See Protection Amount.
Reinsurance on an individual policy basis wherein each risk which an insurance company wishes to reinsure is reviewed by the reinsurer, which has the “faculty” or option to accept or decline all or part of each risk offered to it.
FAIR (Fair Access to Insurance Requirements) Plan:
A facility, operating under a government-insurance industry cooperative program, to make fire insurance and other forms of property insurance readily available to persons who have difficulty obtaining such coverage.
Family Auto Insurance:
The automobile policy (most common in the industry) which provides protection for the insured and resident relatives in the same household.
Family Plan Insurance:
This is insurance in which the head of the household has one master policy on his/her life (usually whole life) and term coverage for wife/husband and children in lesser amounts.
Package policy that protects the policyholder against named perils and liabilities and usually covers homes and their contents, along with barns, stables, and other structures.
Federal Crime Insurance:
Insurance against burglary, larceny and robbery losses offered by the federal government where the Federal Insurance Administration has determined that such insurance is not otherwise readily available.
Federal Insurance Administration:
Federal agency in charge of administering the National Flood Insurance Program. It does not regulate the insurance industry.
Federal Reserve Board:
Seven-member board that supervises the banking system by issuing regulations controlling bank holding companies and federal laws over the banking industry. It also controls and oversees the U.S. monetary system and credit supply.
Fee For Service (FFS):
Formerly a standard health insurance policy. Now a form of health insurance that allows the insured to go to any doctor, hospital or other provider which would bill for each service given, and the insurer and the patient share in the cost of the services provided.
A form of protection that covers policyholders for losses that they incur as a result of fraudulent acts by specified individuals. It usually insures a business for losses caused by the dishonest acts of its employees.
A type of surety bond, sometimes called a probate bond, which is required of certain fiduciaries, such as executors and trustees, that guarantees the performance of their responsibilities.
Legal responsibility of a fiduciary to safeguard assets of beneficiaries. A fiduciary, for example a pension fund manager, is required to manage investments held in trust in the best interest of beneficiaries. Fiduciary liability insurance covers breaches of fiduciary duty such as misstatements or misleading statements, errors and omissions.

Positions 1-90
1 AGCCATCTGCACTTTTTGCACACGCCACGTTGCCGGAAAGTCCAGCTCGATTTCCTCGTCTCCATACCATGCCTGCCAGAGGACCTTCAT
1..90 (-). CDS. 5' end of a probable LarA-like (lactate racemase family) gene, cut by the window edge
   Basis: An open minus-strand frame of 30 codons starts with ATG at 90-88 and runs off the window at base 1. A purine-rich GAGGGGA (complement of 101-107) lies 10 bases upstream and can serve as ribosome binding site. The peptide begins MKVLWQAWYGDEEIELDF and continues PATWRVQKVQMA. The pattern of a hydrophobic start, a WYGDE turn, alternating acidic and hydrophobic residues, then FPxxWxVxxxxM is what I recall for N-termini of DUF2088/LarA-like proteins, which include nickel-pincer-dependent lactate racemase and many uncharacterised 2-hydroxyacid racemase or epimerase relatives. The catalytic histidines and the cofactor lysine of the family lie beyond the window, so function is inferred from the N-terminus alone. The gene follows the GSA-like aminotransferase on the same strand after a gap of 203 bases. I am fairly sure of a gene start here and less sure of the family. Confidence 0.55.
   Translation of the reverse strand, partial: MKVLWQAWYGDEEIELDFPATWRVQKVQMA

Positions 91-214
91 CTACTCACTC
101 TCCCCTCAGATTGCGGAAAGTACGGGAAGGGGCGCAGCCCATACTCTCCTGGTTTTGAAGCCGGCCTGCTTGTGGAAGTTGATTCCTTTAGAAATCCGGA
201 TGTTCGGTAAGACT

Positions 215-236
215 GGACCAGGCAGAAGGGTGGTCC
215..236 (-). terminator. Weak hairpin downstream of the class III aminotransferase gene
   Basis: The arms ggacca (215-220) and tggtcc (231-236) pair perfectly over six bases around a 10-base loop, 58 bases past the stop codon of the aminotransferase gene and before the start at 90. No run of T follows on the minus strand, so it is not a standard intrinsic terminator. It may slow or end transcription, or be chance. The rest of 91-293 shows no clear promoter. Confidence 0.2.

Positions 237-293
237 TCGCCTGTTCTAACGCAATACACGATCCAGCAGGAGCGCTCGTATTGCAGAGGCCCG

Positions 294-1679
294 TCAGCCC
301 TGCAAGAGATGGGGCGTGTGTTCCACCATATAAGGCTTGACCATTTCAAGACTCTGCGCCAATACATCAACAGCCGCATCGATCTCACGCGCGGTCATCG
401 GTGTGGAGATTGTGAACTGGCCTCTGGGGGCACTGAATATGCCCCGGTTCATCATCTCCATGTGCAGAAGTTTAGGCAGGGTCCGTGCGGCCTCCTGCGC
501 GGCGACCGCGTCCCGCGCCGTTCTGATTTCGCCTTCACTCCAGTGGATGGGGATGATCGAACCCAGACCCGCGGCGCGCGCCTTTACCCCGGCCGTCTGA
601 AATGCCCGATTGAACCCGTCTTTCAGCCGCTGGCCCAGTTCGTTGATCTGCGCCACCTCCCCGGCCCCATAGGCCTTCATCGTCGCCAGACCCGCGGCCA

States where insurers must file rate changes with their regulators, but don’t have to wait for approval to put them into effect.
Contract under which the ultimate liability of the reinsurer is capped and on which anticipated investment income is expressly acknowledged as an underwriting component. Also known as Financial Reinsurance because this type of coverage is often bought to improve the balance sheet effects of statutory accounting principles.
Coverage protecting property against losses caused by a fire or lightning that is usually included in homeowners or commercial multiple peril policies.
Coverage for the policyholder’s own property or person. In no-fault auto insurance it pays for the cost of injuries. In no-fault states with the broadest coverage, the personal injury protection (PIP) part of the policy pays for medical care, lost income, funeral expenses and, where the injured person is not able to provide services such as child care, for substitute services. (See No-Fault; Third-Party Coverage.)
An auto policy covering a number of vehicles owned by a single insured.
A form of insurance that applies to movable property, whatever its location, within the territorial limits imposed by the contract. The coverage “floats” with the property.
Coverage against loss resulting from the flood peril, widely available under a program developed in 1968 by the private insurance industry and the federal government.
Forced Place Insurance:
Insurance purchased by a bank or creditor on an uninsured debtor’s behalf so if the property is damaged, funding is available to repair it.
Foreign Insurance Company:
In a given state, an insurer domiciled in another state.
Fraternal Benefit Society:
An organization that exists to provide social and insurance benefits to its members. In such a society, members often share a common religious, ethnic or vocational background, although some fraternals are open to the general public.
Intentional concealment or misrepresentation with the objective of forcing an insurer to provide a benefit (such as paying a claim) which otherwise would not be provided.
Number of times a loss occurs. One of the criteria used in calculating premium rates.
A procedure in which a primary insurer acts as the insurer of record by issuing a policy, but then passes the entire risk to a reinsurer in exchange for a commission. Often, the fronting insurer is licensed to do business in a state or country where the risk is located, but the reinsurer is not. The reinsurer in this scenario is often a captive or an independent insurance company that cannot sell insurance directly in a particular country.
Funded Reserve:Bookkeeping account of sums set aside periodically by a business for the purpose of paying for losses as they occur. Usually, the sums are invested conservatively.